Last week, the Sunday Independent published a curious article about a new water technology that purported to be the “greatest breakthrough in agriculture since the plough”. This alone set my baloney detector into overdrive, and I quickly tweeted about it on our Cork Skeptics account. The story quickly went viral, catching the attention of the sceptical community in the UK and Ireland, appearing on various blogs, forums and news aggregators and getting some media attention too.

The article outlines a “groundbreaking technology” that, when applied to plants, increases their size and output, making them largely disease resistant too. What is this technology, you might ask? Water. Or more specifically, water energised by radio waves. Like, who’d have thought of that?

The article fails to convince on a number of levels. First of all, there are the exaggerated claims. Not only does the writer refer to the technology as the greatest thing since the plough, but he mentions huge savings in fertilisers, believes it can combat global warming and alludes to gigantic chickens and sheep. Then, there are the swipes at the standard bête noirs of the alternative community: pesticides and GM foods. Then there’s the muddled science that adds radio waves to water to create a miracle substance: as if nobody has tried that one before. In addition, there were the appeals to authority – the “foremost agricultural specialist”, the Kew references, the University of Limerick and Indian Government associations.

Overall, it was a badly written article that read like a rushed press-release.  It all sounded too good, too amazing, too miraculous, to be true.

I took a quick look at Vi-Aqua’s website and immediately I came across another red-flag: its lack of any side-effects. Vi-Aqua was quickly looking more like the agricultural equivalent of Homeopathy, the long discredited alternative medical treatment that has no side effects precisely because it doesn’t actually do anything. And what did I find in the “Full Scientific Proof” Report on Page 8? Yep. “Magnetic Water Memory”. In other words, Homeopathy.

Then, on Page 8: “To date no supporting scientific papers have been published”. Then why make such outlandish claims in the national newspapers? It seemed to me that we were seeing another Steorn, another Cold Fusion, another Arsenic Life, where the normal peer review process was being bypassed in order to generate media interest.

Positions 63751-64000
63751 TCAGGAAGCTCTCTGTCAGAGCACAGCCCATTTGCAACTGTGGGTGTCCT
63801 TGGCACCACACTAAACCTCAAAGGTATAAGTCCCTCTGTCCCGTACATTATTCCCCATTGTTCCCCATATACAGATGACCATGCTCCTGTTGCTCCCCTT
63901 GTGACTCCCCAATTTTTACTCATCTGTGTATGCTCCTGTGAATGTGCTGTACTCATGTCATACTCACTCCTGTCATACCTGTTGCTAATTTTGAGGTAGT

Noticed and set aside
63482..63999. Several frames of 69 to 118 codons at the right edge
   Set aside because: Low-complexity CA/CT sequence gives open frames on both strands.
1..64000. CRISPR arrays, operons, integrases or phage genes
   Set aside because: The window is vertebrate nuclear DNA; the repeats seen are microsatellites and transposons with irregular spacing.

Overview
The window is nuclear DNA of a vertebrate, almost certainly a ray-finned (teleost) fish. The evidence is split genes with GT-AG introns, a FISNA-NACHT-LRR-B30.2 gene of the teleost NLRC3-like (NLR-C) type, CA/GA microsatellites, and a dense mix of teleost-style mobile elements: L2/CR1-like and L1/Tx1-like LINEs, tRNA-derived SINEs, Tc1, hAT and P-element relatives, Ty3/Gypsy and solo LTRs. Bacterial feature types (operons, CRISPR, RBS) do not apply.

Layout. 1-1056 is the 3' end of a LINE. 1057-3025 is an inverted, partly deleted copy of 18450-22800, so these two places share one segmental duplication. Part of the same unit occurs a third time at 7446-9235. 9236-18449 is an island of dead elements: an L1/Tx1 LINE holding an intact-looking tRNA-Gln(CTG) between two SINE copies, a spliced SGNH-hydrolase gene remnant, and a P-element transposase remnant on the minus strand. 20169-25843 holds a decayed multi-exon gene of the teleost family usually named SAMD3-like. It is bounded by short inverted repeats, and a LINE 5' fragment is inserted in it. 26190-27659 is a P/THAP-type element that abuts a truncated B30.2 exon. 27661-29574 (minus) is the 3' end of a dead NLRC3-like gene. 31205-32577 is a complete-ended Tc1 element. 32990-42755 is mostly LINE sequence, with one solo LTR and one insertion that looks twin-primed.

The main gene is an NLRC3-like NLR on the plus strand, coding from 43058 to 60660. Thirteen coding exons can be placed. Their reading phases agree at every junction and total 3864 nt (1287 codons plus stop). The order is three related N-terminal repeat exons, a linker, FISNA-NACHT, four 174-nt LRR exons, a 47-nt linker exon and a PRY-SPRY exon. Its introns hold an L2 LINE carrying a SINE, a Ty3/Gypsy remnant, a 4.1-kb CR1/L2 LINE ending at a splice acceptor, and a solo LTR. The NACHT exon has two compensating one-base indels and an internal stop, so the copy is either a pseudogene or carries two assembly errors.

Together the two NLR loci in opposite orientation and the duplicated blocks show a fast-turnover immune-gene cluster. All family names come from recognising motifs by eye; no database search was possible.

Andrew Jackson of TCD got on the case. He had a few commentaries to add: the paper cast a wide net in order to identify apparent statistical correlations, it referred to pig studies that were unblinded and inadequately controlled. None of the studies adequately supported the wild claims the article was making. picked it up. In the comments there was a link to a “Gallery of Water Related Pseudo-science”, in which Vi-Aqua got a mention. We also learned that the technology had been around since 2004. There was also a Reddit link with a commenter claiming that they had tested this stuff in 2007 with no discernible effect.

Then there was the Kew connection. The Sunday Independent article said the following:

In recognition of the groundbreaking technology, the Royal Botanical Gardens at Kew, London, recently took the hitherto unheard-of step of granting Professor Austin Darragh and his team the right to use their official centuries-old coat of arms on the new technology – the first time ever that Kew Gardens has afforded anyone such an honour.

A friend contacted Kew Gardens, and although initially the response was that they endorsed Vi-Aqua, I received a tweet later which said “Thank you your interest. Kew has not endorsed these products since 2006. The article in the Irish Independent was inaccurate.”

Screen Shot 2013-08-31 at 01.28.57

This pretty much brings us up to date. It would be good to hear more from Kew Gardens and from the Warrenstown people, with a review of their controls from a scientific perspective. It would also be interesting how comfortable the University of Limerick is about this, given that they appear to be associated with these claims.

Many thanks to Donncha (for alerting me to the story in the first place) and Andrew, John & Christian for the further insights.

Also worth a read is my previous blog entry on Austin Darragh, where, on national radio, he associated Chronic Fatigue Syndrome to antibiotics.